15. 15. Why Africa ?• It’s cheap : labor and land are cheap• It’s easyLaw: citizens are «tenants» of the State ;¾ of land in Africa is not titled«weak governance»Global Land Project (2010) : 62 m hectares,27 countriesOakland Institute (2011) says 50 m ha in 20countries. 15
  16. 16. Just a problem of governance?1. trasparency2. participation: Free, Prior andInformed Consent (FPIC)16
  17. 17. Is land titling a possible solution?Formal land titling often works to theadvantage of stronger social groups• class bias : middle classes• gender bias : male owners• agrarian bias: less evident land usesrural > agrarian- pastoral uses- multiple uses- seasonal uses17
  18. 18. Option 1- International governance1. Responsible AgriculturalInvestments Principles(RAI)Code of Conduct- World Bank- UNCTAD- IFAD and FAOFor whom?Private investors18
  19. 19. Option 2 - International law2. Voluntary Guidelines on theResponsible Governance of Tenure ofLand, Fisheries and Forests in theContext of National Food Security- transnational agrarian movements and NGOs- Committee on Food Security (CFS) – insideFAOFor whom?Governmentsespecially of target countries
  20. 20. Both RAI and the Guidelines are :non- bindingvoluntary= no sanctions against offendersUN Special Rapporteur on the Right toFood :- “trying to discipline the land deals”- “providing policymakers with achecklist to destroy the globalpeasantry responsibly”
  21. 21. Option 3 – simply the economy,stupid!Private companies abandon projects ofplantations and large estates:shift to outgrower schemesandcontract farming
  22. 22. contract farming- vertical integration of small farmers into theglobal food regime- Less risk of failure, less politicsCorporate Social Responsibility:Unilever, Nestlé, Kraft – large agribusiness whichare vertically integratedNot so appealing for the big five of agribusiness:ADM, Cargill, BungeBiofuel companies22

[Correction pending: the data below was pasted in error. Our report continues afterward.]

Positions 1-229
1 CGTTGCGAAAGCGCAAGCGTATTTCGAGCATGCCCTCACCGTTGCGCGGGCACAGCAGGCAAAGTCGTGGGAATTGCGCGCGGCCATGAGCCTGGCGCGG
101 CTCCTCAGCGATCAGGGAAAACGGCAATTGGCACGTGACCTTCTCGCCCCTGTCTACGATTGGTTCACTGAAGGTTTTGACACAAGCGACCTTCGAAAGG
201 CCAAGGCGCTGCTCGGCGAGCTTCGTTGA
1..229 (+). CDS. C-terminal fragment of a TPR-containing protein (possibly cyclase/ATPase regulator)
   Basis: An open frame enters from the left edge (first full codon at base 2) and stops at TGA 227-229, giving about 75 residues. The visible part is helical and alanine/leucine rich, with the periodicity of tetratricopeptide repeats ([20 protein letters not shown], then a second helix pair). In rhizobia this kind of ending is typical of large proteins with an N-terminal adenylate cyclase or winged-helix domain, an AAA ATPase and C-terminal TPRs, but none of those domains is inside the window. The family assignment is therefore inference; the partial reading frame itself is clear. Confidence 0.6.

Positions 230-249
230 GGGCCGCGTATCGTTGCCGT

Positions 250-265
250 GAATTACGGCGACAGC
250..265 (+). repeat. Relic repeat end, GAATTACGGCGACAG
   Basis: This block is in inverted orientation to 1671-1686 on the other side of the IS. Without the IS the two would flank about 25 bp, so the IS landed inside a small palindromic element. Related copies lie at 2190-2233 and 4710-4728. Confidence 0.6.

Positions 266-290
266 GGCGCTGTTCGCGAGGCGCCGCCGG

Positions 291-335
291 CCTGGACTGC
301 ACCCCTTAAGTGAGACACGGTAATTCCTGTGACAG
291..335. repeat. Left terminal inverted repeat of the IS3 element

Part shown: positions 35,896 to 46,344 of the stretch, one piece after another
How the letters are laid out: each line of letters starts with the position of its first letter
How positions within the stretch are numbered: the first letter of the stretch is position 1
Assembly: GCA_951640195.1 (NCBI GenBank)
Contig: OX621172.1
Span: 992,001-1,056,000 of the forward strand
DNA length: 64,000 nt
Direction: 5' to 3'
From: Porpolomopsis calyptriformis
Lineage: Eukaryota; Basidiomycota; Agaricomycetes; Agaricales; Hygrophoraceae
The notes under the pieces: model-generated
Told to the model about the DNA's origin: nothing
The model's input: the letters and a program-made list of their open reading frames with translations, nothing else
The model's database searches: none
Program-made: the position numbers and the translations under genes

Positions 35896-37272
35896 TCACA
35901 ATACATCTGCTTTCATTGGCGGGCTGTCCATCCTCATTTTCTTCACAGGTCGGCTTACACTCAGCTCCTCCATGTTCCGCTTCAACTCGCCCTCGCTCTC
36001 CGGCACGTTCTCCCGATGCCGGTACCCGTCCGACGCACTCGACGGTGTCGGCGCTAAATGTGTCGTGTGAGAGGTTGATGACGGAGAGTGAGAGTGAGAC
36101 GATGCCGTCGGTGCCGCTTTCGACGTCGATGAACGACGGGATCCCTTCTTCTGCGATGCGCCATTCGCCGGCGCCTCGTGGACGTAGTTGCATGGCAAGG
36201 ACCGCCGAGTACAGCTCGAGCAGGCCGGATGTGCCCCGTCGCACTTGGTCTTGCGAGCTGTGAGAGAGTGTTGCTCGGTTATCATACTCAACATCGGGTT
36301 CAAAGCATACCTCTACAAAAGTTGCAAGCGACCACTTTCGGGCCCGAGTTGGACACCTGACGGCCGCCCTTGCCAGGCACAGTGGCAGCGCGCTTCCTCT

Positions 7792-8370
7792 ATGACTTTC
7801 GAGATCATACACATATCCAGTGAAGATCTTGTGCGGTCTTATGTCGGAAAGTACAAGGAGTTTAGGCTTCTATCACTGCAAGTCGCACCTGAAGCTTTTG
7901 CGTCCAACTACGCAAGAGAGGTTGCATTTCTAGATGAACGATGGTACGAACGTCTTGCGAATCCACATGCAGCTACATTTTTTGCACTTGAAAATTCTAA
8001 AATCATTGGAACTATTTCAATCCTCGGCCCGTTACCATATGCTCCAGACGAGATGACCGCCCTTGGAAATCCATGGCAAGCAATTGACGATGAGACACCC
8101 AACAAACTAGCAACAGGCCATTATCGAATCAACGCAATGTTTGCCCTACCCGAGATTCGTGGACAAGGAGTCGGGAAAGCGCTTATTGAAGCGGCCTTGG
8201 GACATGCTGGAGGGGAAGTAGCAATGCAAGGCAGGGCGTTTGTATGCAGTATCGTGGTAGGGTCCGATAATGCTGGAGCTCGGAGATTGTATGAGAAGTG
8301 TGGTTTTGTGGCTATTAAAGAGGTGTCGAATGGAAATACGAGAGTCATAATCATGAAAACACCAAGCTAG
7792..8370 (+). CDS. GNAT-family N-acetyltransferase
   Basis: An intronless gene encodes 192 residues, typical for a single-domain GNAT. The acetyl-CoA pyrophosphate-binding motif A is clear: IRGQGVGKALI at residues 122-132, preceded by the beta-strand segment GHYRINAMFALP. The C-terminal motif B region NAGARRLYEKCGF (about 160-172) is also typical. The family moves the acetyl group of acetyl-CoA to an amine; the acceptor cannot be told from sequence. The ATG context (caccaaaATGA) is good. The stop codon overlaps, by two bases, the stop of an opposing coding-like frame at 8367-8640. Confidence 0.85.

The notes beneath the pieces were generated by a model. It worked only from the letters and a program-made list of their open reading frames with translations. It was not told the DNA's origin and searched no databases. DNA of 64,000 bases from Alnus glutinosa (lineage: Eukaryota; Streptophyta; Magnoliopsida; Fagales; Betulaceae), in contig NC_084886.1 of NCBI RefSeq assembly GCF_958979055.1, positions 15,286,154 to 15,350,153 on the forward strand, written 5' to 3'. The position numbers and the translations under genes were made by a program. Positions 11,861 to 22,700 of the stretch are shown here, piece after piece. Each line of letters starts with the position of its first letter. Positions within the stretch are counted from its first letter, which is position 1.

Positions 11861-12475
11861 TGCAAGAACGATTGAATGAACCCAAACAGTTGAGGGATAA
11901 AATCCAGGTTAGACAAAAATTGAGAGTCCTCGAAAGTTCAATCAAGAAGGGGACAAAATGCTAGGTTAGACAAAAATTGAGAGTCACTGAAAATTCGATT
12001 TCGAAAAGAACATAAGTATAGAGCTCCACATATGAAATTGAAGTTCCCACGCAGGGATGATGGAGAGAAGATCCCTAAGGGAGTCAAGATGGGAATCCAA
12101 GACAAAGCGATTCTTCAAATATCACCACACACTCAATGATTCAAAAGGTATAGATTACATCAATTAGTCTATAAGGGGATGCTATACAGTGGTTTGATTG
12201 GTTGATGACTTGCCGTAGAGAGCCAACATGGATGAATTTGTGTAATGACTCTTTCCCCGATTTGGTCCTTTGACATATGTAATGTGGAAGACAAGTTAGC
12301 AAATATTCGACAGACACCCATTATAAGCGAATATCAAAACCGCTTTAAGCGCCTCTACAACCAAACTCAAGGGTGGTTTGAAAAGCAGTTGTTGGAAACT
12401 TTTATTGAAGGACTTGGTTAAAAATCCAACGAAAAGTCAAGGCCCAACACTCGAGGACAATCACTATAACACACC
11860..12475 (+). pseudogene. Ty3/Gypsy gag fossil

23. 23. Chose what, and with whom!• Rights and Resources Initiative: convinceprivate investors that land grabbing is risky.Contract farming as positive solution for all.• Oxfam: convince the WB to freeze land deals.Call to freeze International FinancialCorporation’s (IFC)support to «bad investors».• La Via Campesina : fight against investors onthe ground, get them to go away and give up,and refuse to become contract farmers bybuilding concrete alternatives to the corporatefood sytem : short chain,low input farming
  24. 24. Activism can help existing resistance!Or: thinking outside the three options box• Land grab : threat of dispossession of smallrural producers.• Pushing people out of the land :dispossession, involuntary resettlement• Dispossession and proletarianisation :disappearance of small rural producers( «death of the peasantry»)• Many different people are fighting back• 2012: increasing repression against landactivists24
  25. 25. Global food sovereigntyIn poor countries: regain local control over resources andproduction. 1) agribusiness power 2) Green Revolutions 3) cheapfood imports (including food aid and dumping)In rich countries:1) agrarian reform and repopulation of the countryside2) reconstruction of shorter commodity chains and local foodsystemsMarket supply and demand do not meet real foodneeds: they meet corporate needs.Agriculture must stop:- working for the rich and producing stuffed andstarved : obesity epidemics and chronic hunger bothcaused by the same global food system- consuming more energy than it produces 25
  26. 26. Less obvious actions1. Support and solidarity to local land activists- 2012 has been the year of increasing violenceagainst land activists- Cambodia, Laos• ILC has set up an emergency fund for them2. Close monitoring of post- investment plansWhat happens when a land grab is stopped?Sometime the land is effectively returned toprevious occupiers, but stays in the hands ofstate agencies